I know the feeling.  In December of 2015, I posted a silly video of me while working as a railroad conductor, musically "conducting " The Yale Glee Club aboard my train.  This video went viral and at this writing has over views on 3,348,126 Views on Facebook, and 52,321 people shared the video with their Facebook friends.  These numbers don't account for the thousands that watched/shared it on YouTube, or those who saw it on their nightly news programs across the globe.  Not bad for a silly video that I just wanted to post to a few Facebook friends.

Here's how it happened:

On December 4th, 2015, I was the conductor on the 2:45 PM Metro North train from New Haven to Grand Central Terminal in New York City.  A few minutes before leaving time, a swarm of college  kids headed toward the back of the train.  The rear two cars were closed, so I quickly opened them to accommodate the extra crowd.  We pulled out of  New Haven Station and I began collecting tickets.  I soon learned that the 80 students were on a single group ticket. I was directed to a gentleman who looked not unlike a professor.

"What group is this?" I asked.

"The Yale Glee Club." He responded.

Now I've had the legendary Yale Whiffenpoofs on my train before, as well as other assorted singing groups from Yale, but for some reason, it never occurred to me to ask them to sing.  But here it was, the holiday season...and I really wanted to hear a Christmas Carol.  I asked the professor (who turned out to be Jeffrey Douma, Yale Choral Director), if they would sing me a Christmas Carol.  He prompted them and they then sang the most beautiful version of "The Wassail Song" that I'd ever heard.  It sent shivers down my spine.  I thanked them for sharing their talents with me as they poured out of the train and into Grand Central.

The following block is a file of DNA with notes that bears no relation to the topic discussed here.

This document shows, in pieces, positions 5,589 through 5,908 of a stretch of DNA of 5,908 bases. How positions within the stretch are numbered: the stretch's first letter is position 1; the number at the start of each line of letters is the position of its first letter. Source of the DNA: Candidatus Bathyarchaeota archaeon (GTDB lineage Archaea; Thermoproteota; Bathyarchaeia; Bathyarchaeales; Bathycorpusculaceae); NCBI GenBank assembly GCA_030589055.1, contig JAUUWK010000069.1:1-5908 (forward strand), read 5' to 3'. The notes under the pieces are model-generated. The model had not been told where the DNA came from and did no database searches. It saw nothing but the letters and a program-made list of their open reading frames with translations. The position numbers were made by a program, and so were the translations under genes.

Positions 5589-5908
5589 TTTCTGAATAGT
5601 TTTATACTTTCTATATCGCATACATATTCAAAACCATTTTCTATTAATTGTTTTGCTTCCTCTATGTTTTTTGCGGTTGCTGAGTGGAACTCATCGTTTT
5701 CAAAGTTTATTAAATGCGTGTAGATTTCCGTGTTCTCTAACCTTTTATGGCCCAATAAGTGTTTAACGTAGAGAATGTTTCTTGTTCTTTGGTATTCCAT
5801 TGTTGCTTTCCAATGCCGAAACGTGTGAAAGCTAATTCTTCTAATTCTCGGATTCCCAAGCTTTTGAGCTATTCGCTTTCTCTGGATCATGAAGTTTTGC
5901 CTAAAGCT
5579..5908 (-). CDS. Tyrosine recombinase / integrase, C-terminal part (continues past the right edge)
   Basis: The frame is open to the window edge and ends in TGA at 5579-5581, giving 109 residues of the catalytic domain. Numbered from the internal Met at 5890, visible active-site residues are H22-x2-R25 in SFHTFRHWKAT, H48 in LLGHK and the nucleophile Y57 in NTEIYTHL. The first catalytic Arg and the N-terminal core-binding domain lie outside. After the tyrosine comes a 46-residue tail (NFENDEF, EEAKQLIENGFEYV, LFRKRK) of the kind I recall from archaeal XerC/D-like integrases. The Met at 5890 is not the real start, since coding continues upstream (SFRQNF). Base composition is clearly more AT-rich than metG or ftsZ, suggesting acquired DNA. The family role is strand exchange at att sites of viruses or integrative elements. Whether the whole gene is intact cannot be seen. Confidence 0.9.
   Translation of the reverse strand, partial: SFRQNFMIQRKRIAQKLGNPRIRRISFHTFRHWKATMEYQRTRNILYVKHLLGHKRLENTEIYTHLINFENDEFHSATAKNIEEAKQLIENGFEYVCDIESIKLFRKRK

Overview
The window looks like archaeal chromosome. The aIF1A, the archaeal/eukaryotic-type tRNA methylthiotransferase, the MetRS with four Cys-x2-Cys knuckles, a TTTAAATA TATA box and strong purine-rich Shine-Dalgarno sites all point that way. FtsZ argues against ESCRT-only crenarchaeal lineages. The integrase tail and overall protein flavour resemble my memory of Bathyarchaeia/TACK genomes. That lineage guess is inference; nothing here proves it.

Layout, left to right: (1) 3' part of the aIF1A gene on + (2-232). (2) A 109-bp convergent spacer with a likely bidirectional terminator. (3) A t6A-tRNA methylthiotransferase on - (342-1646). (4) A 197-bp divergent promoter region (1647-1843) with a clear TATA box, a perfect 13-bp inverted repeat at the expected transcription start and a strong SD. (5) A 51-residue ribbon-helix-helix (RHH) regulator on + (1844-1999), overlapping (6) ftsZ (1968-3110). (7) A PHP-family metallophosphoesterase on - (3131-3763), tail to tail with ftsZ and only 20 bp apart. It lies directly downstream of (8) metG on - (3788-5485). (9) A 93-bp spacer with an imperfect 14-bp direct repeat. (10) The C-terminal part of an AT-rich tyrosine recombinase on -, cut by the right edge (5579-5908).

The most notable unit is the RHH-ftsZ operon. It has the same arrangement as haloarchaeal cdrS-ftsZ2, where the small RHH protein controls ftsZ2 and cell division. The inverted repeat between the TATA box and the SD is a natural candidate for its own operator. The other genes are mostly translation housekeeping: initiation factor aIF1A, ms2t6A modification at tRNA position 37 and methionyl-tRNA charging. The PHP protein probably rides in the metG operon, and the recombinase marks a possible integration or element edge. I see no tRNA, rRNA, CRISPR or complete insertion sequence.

Later that night I was boarding the 10:06 PM train from Grand Central to New Haven.  I heard  singing in the terminal, and sure enough, The Yale Glee Club rounded the corner, walked through the gates and down the ramp toward my train.  I quickly walked forward to the head of the train to open more cars.  On the way I chatted up some of the students.  I told them I had an idea for a Facebook video in which I'd say,"I'm the conductor, let me conduct."  They all laughed, and Dan Rubin, one of the Glee Club Presidents said, "Tell us that we're singing it all wrong and that you need to conduct us."  I loved that idea....but we still didn't know which song to do.  One of the students yelled "Carol of the Bells".  I knew this song pretty well from the dozens of Christmas CD's my wife continuously plays from Thanksgiving to December the 25th, so I said "I love it!"

When we pulled out of the station, I quickly ran through and picked up all the tickets. I then told my assistant conductor to take over the ship, I had something to do in the head end.  As I walked forward, I collected the group ticket from Professor Douma.  I asked for permission to borrow his glee club for a Christmas carol I liked to "Conduct".  He gladly gave permission and even offered to stand behind me to do the real conducting. "Okay," I said, even though I had no intention of using him.

This is what happened next:
I was floored by how amazing they sounded, and I was a little self-satisfied with my less than stellar choral directing.  You can see that I messed up at the end of the song when I raised my arm in a flourish, thinking the song was over, then realizing we weren't done.  I was a little embarrassed by this and briefly thought about yelling "Take two!"  But any subsequent execution would have lost the videos spontaneous feel.

I walked back to the rear of the train after the performance, and by the choral director Douma.  He asked me when he was needed to conduct the song.  "We already did it." I told him.